There were a couple of instances where Microsoft was guilty of restraint of violations of the Sherman Act. Microsoft did, in fact, enter into exclusive agreements as outlined in Section I. Microsoft entered into an exclusive agreement with Intuit giving the Quicken Financial Planner software an icon on the Windows desktop in exchange for exclusive compatibility of Internet Explorer with the Quicken software. Also, in exclusionary deals with OEM computer manufacturers, Microsoft prohibited them from offering competing "middleware" applications. For example, OEM manufacturers could not pre-install Corel Office Suite since it directly competed with Microsoft Office.
These are facts, and they are indisputable. As part of the settlement of the case, Microsoft is prohibited from specifying or limiting the applications that OEM computer manufacturers can install. Microsoft must also make available portions of the Windows operating system code to third-party software developers, so they can ensure that their products are compatible with Windows. I think these are just remedies for the violations mentioned above.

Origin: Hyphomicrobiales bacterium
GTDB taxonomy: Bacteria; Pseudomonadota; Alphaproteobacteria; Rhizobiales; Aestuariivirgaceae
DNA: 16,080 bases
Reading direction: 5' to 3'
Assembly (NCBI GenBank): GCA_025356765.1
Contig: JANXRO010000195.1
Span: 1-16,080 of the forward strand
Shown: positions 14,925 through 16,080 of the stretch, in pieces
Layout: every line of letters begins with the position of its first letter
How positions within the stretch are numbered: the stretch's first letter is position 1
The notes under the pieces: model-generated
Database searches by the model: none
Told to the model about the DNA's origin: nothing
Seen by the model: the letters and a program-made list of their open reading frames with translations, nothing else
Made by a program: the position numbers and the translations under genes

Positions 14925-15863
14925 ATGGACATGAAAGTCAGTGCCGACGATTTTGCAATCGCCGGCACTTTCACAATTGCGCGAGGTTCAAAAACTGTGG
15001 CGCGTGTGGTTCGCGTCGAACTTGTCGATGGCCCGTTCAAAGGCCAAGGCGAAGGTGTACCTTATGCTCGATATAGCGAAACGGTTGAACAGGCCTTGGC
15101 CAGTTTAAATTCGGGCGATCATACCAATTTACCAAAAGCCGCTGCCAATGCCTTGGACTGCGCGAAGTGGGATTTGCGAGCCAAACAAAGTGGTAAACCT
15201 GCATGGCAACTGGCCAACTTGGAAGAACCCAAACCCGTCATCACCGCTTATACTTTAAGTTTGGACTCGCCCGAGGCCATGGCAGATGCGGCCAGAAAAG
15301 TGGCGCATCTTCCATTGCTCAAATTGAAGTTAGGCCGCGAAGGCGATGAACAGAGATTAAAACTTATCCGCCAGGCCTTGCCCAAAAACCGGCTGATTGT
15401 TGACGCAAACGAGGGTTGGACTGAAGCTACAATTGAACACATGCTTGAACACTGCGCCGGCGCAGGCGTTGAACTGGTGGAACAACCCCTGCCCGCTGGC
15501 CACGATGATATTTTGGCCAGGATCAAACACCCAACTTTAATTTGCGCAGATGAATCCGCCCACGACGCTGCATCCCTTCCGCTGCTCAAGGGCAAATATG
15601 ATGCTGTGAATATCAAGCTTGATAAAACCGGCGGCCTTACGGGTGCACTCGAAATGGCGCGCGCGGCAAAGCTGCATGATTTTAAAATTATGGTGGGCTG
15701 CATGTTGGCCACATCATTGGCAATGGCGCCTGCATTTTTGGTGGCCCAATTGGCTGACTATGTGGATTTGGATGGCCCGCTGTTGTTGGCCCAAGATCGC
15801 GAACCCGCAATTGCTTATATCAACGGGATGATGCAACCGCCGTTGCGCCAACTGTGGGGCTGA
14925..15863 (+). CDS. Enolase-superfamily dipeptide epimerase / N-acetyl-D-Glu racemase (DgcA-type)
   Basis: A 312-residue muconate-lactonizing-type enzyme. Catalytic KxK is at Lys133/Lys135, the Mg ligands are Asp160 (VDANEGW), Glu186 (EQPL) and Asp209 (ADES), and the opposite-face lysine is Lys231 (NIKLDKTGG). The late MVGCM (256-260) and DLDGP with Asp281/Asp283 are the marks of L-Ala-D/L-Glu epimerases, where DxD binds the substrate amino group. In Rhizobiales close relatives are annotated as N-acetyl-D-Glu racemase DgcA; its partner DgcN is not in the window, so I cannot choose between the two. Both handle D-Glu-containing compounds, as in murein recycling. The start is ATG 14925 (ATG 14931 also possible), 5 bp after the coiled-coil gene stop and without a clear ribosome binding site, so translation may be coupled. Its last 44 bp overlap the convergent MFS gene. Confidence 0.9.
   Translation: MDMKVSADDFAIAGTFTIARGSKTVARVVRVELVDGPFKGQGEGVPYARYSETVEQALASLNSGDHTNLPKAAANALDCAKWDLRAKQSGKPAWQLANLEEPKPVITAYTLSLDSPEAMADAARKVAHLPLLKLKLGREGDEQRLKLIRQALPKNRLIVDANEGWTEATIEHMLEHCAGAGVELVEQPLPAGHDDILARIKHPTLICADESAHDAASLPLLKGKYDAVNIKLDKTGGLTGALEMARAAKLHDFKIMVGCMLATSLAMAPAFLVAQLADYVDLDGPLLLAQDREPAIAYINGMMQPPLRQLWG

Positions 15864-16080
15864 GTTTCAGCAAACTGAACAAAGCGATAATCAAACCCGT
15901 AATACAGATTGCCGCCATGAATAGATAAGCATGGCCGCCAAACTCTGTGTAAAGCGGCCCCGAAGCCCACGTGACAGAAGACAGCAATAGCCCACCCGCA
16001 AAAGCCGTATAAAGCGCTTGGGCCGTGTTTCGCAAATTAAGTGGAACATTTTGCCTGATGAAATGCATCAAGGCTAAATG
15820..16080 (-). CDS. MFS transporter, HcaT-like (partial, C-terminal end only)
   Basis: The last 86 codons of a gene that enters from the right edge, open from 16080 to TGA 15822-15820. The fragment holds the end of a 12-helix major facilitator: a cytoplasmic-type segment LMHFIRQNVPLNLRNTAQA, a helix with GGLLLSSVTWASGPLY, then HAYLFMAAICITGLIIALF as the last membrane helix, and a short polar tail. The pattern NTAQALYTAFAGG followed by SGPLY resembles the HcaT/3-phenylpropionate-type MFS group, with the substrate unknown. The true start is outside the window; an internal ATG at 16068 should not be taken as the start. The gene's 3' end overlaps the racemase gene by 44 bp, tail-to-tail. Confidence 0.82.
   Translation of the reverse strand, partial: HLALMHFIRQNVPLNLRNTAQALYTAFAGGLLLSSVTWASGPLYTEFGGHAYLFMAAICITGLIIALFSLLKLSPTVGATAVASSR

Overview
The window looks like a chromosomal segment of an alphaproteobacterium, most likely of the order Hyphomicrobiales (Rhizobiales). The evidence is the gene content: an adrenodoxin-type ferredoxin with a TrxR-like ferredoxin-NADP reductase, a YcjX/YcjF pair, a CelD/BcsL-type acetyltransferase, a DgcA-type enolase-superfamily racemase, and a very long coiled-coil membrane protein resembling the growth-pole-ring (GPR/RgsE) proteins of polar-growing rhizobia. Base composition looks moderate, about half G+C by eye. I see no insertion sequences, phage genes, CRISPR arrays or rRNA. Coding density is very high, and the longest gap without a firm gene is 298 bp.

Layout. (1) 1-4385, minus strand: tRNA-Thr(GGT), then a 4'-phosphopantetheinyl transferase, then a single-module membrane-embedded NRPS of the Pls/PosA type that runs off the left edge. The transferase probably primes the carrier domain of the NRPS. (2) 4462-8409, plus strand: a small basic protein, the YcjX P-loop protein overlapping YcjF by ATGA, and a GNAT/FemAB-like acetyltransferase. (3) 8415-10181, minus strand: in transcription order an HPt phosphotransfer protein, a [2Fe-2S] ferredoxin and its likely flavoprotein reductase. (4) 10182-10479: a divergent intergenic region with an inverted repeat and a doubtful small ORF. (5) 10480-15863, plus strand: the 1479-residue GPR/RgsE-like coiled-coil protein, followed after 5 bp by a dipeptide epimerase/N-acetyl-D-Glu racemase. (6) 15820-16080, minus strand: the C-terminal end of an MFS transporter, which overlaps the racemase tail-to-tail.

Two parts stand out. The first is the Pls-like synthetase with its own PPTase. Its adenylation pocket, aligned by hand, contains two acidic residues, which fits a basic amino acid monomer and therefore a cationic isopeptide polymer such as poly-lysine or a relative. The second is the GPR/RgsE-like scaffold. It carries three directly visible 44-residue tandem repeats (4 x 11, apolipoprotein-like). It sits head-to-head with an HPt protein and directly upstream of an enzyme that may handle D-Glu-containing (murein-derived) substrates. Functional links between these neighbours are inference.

With regard to the monopolization of the O/S market, I agree with Lawrence and Lori that Microsoft Windows became the market leader because of product superiority. There are other products out there they just don't compete with Windows for user-friendliness. If there are any "Live Free or Die" Linux fanatics in the class, I won't bother debating the technical aspects of Microsoft vs. Linux. The fact is, Linux is too complicated for the average home user, so it will never take over the world. As for Macintosh, they shot themselves in the 80s when they refused to license their hardware platform to allow third-party vendors to create "clone" hardware. Conversely, IBM licensed its ISA and EISA hardware standards, and the "PC clone" was born. Since then, the Intel-based PC platform has dominated in Market share, and Microsoft has dominated the PC O/S platform because of its user-friendliness.